“Your biggest mistake?”
That one. Well it turns out that today that same extra part of the equations is exactly how this Dark Energy could work.
“So you were right?”
Only in part and for all the wrong reasons. But whatever this dark force is, if it exists, the only thing that will stop this force is gravity. So it comes back to seeing how much dark matter there is. If there is enough dark matter then one day the universe will stop expanding. If not the universe will just keep going and eventually fade away.
"So the fate of the universe depends on how much dust there is lying around?"
Well, basically yes. The problem is that as it’s dark we don’t how much is out there because you can’t see it with a normal telescope.
“So we’ll never know until we start travelling around the galaxy like in Star Trek?”
No, astronomers have already found a way to find invisible things but strangely it wasn’t invented by astronomers but by an American telephone company, Bell Labs, in 1931. Karl Jansky was looking for all the different types of interference or noise that could affect radio telephone signals and he noticed a certain type of interference that appeared at round about the same time each day. This interference was found to come from certain positions in the sky, from outer space. This was the birth of radio astronomy, mapping and understanding radio signals that come from stars and galaxies.
"So are these like alien radio stations?"
No, radio waves can be created deliberately to send music and news, but the radio waves picked up radio telescopes from space seem to be naturally occurring coming from stars, galaxies and other strange objects that live out there in space. And guess what you can detect with a radio telescope?
Well some stars but the most important things are the things that you can't see with a regular telescope like dust and interstellar gas.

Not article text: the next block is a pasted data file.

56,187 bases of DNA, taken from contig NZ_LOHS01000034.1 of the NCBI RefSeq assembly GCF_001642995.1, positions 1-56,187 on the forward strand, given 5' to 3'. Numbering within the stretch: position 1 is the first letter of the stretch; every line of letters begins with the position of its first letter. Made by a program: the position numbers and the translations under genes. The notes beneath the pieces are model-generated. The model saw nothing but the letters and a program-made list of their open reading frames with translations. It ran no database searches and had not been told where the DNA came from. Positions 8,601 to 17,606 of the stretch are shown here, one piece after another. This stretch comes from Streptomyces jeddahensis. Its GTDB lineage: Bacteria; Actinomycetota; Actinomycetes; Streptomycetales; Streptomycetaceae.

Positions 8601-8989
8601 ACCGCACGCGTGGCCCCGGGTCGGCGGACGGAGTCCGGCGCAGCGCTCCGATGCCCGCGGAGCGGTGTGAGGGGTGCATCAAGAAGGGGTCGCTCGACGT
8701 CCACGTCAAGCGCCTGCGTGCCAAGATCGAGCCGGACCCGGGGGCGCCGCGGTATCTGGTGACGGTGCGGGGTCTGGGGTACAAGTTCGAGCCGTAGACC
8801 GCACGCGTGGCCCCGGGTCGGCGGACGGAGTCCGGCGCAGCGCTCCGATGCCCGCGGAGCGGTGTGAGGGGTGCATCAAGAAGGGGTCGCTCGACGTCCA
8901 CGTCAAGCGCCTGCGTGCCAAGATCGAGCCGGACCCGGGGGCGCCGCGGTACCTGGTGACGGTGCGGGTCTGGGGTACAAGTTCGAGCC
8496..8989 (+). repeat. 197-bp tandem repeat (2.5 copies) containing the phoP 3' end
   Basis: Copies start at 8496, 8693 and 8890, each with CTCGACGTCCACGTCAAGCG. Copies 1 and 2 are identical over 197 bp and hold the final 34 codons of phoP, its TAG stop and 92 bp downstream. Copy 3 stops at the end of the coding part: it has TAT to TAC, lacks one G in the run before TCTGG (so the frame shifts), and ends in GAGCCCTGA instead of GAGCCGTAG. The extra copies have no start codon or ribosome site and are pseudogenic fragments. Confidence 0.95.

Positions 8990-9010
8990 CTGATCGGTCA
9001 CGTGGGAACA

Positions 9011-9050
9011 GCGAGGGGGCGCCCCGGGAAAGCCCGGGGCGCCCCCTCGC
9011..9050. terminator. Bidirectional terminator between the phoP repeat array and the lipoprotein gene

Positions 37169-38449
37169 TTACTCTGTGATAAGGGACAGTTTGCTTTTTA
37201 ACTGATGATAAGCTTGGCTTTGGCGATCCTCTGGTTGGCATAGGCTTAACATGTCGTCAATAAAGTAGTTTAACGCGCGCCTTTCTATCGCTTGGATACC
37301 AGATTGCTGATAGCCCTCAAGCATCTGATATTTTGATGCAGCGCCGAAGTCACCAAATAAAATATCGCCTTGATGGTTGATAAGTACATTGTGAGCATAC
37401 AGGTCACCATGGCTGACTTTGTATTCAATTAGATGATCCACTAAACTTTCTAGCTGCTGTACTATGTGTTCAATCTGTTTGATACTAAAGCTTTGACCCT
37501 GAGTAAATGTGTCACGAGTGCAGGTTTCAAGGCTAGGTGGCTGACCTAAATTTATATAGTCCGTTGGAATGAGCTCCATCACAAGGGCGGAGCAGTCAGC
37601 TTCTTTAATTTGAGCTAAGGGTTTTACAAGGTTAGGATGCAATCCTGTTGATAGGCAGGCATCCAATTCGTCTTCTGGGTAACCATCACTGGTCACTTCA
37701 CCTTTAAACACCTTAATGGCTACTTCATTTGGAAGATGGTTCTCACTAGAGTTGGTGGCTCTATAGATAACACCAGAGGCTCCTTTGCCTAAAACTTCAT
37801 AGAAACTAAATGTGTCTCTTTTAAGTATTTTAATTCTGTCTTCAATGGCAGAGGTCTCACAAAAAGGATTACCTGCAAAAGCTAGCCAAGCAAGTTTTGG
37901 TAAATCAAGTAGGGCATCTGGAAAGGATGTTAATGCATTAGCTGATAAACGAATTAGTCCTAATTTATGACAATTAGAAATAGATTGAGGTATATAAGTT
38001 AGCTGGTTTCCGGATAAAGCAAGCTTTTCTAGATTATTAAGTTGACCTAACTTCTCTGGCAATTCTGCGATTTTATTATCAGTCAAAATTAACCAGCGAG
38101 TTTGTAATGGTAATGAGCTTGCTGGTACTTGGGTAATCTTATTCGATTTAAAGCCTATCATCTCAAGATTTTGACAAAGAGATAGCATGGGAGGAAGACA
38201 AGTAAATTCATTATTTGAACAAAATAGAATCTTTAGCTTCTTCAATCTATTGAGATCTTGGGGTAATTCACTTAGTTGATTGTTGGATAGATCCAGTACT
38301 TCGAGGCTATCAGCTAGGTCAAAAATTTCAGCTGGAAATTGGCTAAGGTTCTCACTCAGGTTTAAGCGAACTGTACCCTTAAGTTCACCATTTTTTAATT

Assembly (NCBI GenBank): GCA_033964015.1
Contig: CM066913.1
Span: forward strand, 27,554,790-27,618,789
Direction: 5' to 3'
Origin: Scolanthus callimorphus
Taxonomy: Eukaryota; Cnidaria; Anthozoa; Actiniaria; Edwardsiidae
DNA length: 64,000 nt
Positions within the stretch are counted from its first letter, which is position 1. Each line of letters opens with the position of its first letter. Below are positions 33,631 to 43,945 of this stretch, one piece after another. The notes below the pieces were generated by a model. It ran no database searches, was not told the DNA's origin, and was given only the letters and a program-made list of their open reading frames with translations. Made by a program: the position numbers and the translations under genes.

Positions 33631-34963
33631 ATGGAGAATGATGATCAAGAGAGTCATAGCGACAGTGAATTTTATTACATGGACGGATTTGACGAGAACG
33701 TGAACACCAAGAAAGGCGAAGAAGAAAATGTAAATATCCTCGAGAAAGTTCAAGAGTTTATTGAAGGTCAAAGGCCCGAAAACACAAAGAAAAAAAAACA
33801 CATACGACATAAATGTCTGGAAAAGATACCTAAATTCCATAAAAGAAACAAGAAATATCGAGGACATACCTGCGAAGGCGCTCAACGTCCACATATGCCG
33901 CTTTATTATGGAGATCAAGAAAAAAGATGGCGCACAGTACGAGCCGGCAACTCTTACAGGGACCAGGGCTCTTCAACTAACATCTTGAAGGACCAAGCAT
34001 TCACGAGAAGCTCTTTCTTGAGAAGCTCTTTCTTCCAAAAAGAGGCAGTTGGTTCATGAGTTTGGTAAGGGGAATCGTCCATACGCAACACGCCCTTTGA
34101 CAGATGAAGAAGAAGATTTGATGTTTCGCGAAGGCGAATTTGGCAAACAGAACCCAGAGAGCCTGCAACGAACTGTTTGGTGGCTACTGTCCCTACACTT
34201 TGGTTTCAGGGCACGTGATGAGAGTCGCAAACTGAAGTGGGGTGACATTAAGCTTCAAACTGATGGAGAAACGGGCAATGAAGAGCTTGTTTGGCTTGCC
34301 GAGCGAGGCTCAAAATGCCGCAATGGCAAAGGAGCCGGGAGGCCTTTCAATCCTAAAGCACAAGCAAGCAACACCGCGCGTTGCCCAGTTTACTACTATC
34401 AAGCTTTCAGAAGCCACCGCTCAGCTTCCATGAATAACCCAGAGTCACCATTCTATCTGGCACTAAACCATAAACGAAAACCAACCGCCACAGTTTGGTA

"So astronomers finally have a way of looking for the missing dark matter."
Exactly. Unfortunately, despite all this, they still don't think they have found all of it. Another thing that might make up dark matter are WIMPs that some scientists think will determine the fate of the universe.
“The fate of the universe lies in the hands of wimps? Albert you really have lost it now.”
WIMPs are weakly interacting massive particles. They are called sub-atomic particles because they are smaller than atoms but they don’t really interact with normal matter. A WIMP could fly straight through the whole earth, which makes them even harder to detect than dust. Wimps may make up 80% of the dark matter but no-one is quite sure.
"So most of this dark matter is still missing?"
Either they can't find it or it isn't there.
"Are there clouds of it lying around in this galaxy?"
Oh, yes lots of it. There are also things called MACHO’s which stands for Massive Compact Halo Objects, these are large lumps of dark matter like old dead stars or dense clouds.
"So which are more important for the universe wimps or machos?"
Oh, the wimps I'd say. They could be responsible for the most of the dark matter in the universe.
"And we couldn't tell if we were about to fly into a cloud of this dark matter?"
No. That's why it is called dark matter.
"And we could be absorbed, just like that, before we had reached anywhere?"
True, but we have another two thousand years of this journey to go, so I think we can reasonably assume we are safe for a few years. Anyway I never think of the future. I always find it comes soon enough. But don’t forget this is a thought experiment. So don’t imagine it happening or it just might.